dc.contributor.authorNorwood, Robert Aen
dc.contributor.authorPeyghambarian, Nasseren
dc.date.accessioned2016-08-27T00:51:24Z-
dc.date.available2016-08-27T00:51:24Z-
dc.date.issued2016-
dc.identifier.citationDiffraction response of photorefractive polymers over nine orders of magnitude of pulse duration. 2016, 6:29027 Sci Repen
dc.identifier.issn2045-2322-
dc.identifier.pmid27364998-
dc.identifier.doi10.1038/srep29027-
dc.identifier.urihttp://hdl.handle.net/10150/618978-
dc.description.abstractThe development of a single mode fiber-based pulsed laser with variable pulse duration, energy, and repetition rate has enabled the characterization of photorefractive polymer (PRP) in a previously inaccessible regime located between millisecond and microsecond single pulse illumination. With the addition of CW and nanosecond pulse lasers, four wave mixing measurements covering 9 orders of magnitudes in pulse duration are reported. Reciprocity failure of the diffraction efficiency according to the pulse duration for a constant energy density is observed and attributed to multiple excitation, transport and trapping events of the charge carriers. However, for pulses shorter than 30 μs, the efficiency reaches a plateau where an increase in energy density no longer affects the efficiency. This plateau is due to the saturation of the charge generation at high peak power given the limited number of sensitizer sites. The same behavior is observed in two different types of devices composed of the same material but with or without a buffer layer covering one electrode, which confirm the origin of these mechanisms. This new type of measurement is especially important to optimize PRP for applications using short pulse duration.en
dc.description.sponsorshipAFOSR [FA9550-10-1-0207]; National Science Foundation through CIAN NSF ERC [EEC-0812072]; Office of Naval Research [N00014-14-1-0505]en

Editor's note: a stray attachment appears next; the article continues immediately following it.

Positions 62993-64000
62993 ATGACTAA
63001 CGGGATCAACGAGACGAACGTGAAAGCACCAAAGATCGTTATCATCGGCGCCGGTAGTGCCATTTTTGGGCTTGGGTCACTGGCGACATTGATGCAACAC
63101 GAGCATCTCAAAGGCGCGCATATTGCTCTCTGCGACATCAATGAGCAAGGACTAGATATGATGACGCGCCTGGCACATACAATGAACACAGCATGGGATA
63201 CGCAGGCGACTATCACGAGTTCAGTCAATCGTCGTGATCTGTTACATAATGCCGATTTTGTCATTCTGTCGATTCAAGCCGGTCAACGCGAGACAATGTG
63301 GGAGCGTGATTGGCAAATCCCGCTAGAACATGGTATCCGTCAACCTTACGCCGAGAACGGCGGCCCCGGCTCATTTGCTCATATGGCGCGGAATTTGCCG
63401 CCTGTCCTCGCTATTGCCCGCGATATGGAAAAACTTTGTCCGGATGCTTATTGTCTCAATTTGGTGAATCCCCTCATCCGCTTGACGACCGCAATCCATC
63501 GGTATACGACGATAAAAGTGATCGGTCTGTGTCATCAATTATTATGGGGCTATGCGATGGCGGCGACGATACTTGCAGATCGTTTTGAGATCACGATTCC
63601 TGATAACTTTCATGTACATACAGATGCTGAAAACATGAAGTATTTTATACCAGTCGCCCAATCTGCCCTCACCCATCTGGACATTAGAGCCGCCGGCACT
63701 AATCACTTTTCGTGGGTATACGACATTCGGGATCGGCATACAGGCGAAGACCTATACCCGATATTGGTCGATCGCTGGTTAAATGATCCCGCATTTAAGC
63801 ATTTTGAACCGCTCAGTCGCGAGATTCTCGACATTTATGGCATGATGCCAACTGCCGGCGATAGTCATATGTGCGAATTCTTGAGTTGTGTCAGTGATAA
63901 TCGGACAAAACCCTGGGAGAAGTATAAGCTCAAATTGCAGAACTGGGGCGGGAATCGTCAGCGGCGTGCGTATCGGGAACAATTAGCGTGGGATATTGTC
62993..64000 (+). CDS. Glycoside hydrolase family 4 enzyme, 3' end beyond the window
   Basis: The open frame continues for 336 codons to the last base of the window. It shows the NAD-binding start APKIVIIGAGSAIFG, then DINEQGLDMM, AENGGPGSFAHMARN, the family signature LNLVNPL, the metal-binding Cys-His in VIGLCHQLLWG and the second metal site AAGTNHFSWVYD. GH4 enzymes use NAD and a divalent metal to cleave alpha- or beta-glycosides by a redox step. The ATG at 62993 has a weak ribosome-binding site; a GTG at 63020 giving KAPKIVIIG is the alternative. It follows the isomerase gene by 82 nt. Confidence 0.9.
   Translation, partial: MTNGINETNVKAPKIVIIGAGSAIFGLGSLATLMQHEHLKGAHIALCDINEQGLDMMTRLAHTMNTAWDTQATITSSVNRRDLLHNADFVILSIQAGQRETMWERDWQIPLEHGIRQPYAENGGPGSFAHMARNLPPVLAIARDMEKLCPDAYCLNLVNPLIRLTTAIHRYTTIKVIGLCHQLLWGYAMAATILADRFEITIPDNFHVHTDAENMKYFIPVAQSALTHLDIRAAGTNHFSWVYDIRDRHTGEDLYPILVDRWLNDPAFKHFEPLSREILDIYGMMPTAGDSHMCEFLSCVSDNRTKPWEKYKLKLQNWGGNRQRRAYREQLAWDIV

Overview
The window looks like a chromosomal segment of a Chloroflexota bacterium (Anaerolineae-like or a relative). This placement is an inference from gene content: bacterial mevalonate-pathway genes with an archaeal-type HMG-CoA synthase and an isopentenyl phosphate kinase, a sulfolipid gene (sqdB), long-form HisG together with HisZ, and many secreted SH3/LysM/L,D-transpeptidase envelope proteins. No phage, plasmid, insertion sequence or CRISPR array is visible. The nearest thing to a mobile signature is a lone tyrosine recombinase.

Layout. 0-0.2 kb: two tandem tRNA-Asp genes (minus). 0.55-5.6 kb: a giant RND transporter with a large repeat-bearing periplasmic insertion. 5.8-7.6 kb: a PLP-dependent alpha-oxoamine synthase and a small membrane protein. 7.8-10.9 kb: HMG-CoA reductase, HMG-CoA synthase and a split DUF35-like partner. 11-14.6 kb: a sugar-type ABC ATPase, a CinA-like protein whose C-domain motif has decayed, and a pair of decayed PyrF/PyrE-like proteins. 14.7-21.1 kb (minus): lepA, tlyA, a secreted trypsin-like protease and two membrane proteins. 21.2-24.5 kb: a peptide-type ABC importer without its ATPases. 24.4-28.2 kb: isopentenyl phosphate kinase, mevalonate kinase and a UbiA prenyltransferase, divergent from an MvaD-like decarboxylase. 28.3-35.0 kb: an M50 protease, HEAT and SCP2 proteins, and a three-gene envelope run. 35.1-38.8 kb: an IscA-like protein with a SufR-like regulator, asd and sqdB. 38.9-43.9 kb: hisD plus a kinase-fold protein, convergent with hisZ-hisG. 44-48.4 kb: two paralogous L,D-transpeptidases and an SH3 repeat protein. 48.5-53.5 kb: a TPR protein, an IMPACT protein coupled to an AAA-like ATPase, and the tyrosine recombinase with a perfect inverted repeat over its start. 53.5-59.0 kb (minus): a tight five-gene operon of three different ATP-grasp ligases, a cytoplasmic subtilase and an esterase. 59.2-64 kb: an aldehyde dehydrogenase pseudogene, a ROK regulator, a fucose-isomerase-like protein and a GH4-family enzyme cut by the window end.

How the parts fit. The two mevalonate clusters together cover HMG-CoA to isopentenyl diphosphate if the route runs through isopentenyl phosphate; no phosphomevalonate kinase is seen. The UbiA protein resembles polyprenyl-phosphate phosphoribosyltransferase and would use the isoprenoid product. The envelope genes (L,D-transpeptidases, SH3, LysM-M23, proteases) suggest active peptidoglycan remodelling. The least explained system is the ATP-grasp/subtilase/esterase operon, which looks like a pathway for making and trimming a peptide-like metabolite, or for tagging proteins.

dc.language.isoenen
dc.publisherNATURE PUBLISHING GROUPen
dc.relation.urlhttp://www.nature.com/articles/srep29027en
dc.rightsThis work is licensed under a Creative Commons Attribution 4.0 International License. The images or other third party material in this article are included in the article’s Creative Commons license, unless indicated otherwise in the credit line; if the material is not included under the Creative Commons license, users will need to obtain permission from the license holder to reproduce the material. To view a copy of this license, visit http://creativecommons.org/licenses/by/4.0/en
dc.titleDiffraction response of photorefractive polymers over nine orders of magnitude of pulse duration.en
dc.typeArticleen
dc.contributor.departmentUniv Arizona, Coll Opt Scien
dc.identifier.journalScientific reportsen
dc.description.noteOpen Access Journalen
dc.description.collectioninformationThis item from the UA Faculty Publications collection is made available by the University of Arizona with support from the University of Arizona Libraries. If you have questions, please contact us at repository@u.library.arizona.edu.en
dc.eprint.versionFinal published versionen